The fact is, Ben is the second youngest on his team and he is totally and completely enamored with the team troublemaker. Ben seeks out this boy in the dugout (despite the rules about sitting according to the batting line-up) and repeats everything this child teaches him, much to my horror and shock.

This week, we had a game in the rain. I was huddled with the other moms on the lawn, near 1st base and a good distance from the dugout. We were discussing important details of one mom's upcoming getaway to Napa - sans kids - when I heard this:


I furrowed my brow (which is why I need that damn Botox) as the other moms immediately ceased their discussion of how fabulously romantic Silverado would be - and looked at me, wide-eyed.

No other mom has ever been called to the dug-out. At least not on our team.

As I silently cursed my ex for missing the next few games (due to work), the command was repeated. Loudly.


It was one of those rare moments in parenthood where I momentarily lost my identify. Who is Ben's mom? I'm Janeen. Am I really someone's mother? Then, I snapped back to reality and sheepishly made my way to the dugout.

The dugout was mayhem. Little boys and helmets and bats and gloves were everywhere. One mother peeked around the corner and quickly backed away. "It's a hurricane in there!" The mom in charge of the dugout threw up her hands in exasperation. "You need to sit with him," she ordered, as she pointed to Ben.

Ben was in the eye of the hurricane. Next to, of course, the team troublemaker. Between the two, there was a flurry of pokes, jabs, and body slams. I also saw a kick and a good drench from a water bottle.

I planted myself between 60 pound Ben and the 75 pound troublemaker but the physical exchanges continued. I realized - after the tenth body slam - that the two boys combined outweighed me and that they needed to be much farther apart - like one boy in Fair Oaks and the other in Carmichael. I settled for opposite ends of the dug-out and settled myself on the bench for the rest of the game.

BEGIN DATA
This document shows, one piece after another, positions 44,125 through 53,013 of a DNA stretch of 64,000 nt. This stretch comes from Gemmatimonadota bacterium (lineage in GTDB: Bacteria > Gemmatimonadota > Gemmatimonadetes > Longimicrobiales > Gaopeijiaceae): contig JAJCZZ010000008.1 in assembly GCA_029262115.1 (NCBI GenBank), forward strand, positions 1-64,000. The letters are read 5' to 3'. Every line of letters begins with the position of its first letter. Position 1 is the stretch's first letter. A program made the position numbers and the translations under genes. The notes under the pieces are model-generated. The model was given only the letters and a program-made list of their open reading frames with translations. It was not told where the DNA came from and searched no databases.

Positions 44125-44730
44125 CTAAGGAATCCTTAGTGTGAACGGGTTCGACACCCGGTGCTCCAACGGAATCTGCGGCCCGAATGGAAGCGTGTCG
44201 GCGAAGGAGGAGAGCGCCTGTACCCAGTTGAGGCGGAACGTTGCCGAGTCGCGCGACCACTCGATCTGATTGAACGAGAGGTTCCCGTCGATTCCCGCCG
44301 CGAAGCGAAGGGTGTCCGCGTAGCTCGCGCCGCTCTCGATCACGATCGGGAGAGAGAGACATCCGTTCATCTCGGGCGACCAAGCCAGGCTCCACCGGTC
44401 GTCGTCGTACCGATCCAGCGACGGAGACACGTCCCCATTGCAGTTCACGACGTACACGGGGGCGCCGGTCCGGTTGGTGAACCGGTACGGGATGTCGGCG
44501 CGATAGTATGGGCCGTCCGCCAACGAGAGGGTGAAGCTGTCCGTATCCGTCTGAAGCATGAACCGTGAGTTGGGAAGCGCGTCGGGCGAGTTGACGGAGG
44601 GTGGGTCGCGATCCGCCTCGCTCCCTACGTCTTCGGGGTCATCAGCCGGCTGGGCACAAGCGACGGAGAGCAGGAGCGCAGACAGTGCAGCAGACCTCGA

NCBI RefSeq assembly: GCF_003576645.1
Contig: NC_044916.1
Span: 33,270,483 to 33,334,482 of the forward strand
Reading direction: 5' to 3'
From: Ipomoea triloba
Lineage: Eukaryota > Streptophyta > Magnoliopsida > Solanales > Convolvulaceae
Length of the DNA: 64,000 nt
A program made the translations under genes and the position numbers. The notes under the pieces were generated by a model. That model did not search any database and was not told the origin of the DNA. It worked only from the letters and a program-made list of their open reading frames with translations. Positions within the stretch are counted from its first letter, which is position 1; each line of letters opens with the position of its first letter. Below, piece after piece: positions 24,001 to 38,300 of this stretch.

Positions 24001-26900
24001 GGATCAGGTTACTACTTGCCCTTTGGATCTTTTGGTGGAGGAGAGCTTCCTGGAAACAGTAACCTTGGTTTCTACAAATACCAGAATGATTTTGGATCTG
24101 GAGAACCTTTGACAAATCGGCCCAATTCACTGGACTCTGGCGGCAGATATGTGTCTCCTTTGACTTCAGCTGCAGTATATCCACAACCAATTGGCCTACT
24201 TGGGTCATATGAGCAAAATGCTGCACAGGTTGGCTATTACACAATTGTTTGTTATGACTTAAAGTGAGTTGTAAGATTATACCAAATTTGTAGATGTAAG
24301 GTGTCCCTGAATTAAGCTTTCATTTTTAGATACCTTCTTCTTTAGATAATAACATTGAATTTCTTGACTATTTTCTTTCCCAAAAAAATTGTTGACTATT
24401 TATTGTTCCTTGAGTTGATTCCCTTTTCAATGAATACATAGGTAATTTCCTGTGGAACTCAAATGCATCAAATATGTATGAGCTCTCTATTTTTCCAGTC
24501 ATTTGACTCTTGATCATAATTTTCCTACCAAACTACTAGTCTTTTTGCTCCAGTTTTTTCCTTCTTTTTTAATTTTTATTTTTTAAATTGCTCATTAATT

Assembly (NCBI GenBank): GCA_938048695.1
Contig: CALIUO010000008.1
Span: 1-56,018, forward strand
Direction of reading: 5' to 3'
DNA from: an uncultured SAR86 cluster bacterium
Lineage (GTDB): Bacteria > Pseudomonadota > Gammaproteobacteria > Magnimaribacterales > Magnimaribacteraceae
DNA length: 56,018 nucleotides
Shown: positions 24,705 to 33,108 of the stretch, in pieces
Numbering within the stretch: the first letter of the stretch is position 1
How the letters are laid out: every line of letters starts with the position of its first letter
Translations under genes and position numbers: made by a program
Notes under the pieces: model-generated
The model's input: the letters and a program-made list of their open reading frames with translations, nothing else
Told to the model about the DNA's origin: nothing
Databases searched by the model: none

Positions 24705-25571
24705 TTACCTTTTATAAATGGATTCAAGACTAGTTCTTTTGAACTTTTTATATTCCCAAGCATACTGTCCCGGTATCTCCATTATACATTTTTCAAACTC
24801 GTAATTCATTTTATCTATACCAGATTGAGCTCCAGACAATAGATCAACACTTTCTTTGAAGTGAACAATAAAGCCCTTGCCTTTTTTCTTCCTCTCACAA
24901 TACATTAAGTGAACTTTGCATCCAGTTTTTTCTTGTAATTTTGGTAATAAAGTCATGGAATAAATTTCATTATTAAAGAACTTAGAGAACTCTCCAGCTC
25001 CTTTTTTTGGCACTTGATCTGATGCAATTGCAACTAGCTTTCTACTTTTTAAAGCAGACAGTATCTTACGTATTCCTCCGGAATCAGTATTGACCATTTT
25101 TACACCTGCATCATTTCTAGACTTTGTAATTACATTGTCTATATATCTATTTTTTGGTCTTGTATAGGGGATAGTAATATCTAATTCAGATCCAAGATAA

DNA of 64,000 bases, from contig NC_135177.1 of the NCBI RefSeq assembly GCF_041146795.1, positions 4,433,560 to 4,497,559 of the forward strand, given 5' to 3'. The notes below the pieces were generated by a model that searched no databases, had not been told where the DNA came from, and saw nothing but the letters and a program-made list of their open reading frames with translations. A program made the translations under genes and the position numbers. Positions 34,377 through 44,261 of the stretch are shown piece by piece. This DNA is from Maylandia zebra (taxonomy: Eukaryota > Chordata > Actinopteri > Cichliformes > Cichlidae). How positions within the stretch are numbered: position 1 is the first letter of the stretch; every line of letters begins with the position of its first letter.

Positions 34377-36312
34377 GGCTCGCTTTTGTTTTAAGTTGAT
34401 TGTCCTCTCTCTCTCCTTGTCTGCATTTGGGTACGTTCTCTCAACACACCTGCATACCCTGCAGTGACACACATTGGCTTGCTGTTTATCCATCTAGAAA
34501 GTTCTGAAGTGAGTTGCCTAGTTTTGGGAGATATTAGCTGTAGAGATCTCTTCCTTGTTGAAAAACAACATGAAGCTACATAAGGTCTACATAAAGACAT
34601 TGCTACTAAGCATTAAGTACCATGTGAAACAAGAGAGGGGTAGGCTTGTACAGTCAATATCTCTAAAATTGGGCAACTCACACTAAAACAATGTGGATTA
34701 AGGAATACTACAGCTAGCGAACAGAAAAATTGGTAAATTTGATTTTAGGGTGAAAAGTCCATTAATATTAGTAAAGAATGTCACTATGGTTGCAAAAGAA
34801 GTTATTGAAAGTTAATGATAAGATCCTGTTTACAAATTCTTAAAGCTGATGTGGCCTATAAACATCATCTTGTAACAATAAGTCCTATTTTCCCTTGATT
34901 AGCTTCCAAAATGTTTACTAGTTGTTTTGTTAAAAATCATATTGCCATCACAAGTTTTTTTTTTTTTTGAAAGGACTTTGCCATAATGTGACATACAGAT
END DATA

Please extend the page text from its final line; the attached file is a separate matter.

On the way home, Ben and I had a little chat about appropriate behavior in the dug-out. What Ben must have heard was "wah-wah-wah" because as soon as I finished my lecture and asked if he had any questions, the conversation went right to the troublemaker:

"When can we have a play date with him, Mommy?" "He's my very favorite person on the team."

Right then, I realized that I might as well leave my lawn chair in the trunk for the duration of the season. I think I'm destined for the dug-out. Which might not be so bad. Because...

Yesterday, I emailed a friend who has coached for years, which makes him somewhat of an expert on Little League matters, since he has two boys who also play. I relayed the dugout story to him.

And then he told me what happened in the dugout of his 11-year-old's son's team this week.

His son's team is comprised of one 4th grader and several boys from each grade up through middle school. During this week's game, the older boys tested the knowledge of the younger boys with this question: "Do you know what a BJ is?"

Dear Lord.

So there is yet another benefit to Little League: my son will get schooled on activities that I do not want him to know anything about until he is, say, 30.

My friend went on to relay all the rewards associated with team sports: boys learn to channel their physical energy in a collective way, they are exposed early to team building and the character building that comes with supporting one another both on and off the field, and the "pack" mentality that boys generally gravitate toward is fostered and strengthened.

As a bonus, they also learn about BJs. From their teammates. Which gets me off the hook for that conversation. Unless the boys get the information wrong.

I'm staying in the dugout. Indefinitely.

Friday, May 14, 2010

Inquiring Minds. Or, Fun on a Friday Night

It's a contemplative day. I've resisted the urge to update my Facebook status with the questions that have been burning in my brain all day long. I'll do it here instead.

How have I lived an adult foodie life without a "real" food processor?

I drank two Kombuchas today. I am:
a.) so healthy that I can fend off any and all diseases (hey, that's what the bottle says!).
b.) a fermented fool. Who spends a lot of money on health fads.

Why is there a whole case of wine in my closet? Why has it been there since Christmas?

Bad idea or good: my ex-sister-in-law friended me tonight on Facebook.

Speaking of Facebook, how many stalkers do I have since my information, my wall, my pictures all have been accessible to THE WORLD until this evening. Am I the only idiot on earth that didn't secure any of this stuff? Thank, C!

Has a Blackberry ever broken from excessive texting?

Should guys who are jerks - and who re-surface - be given second chances? Does sincerity count?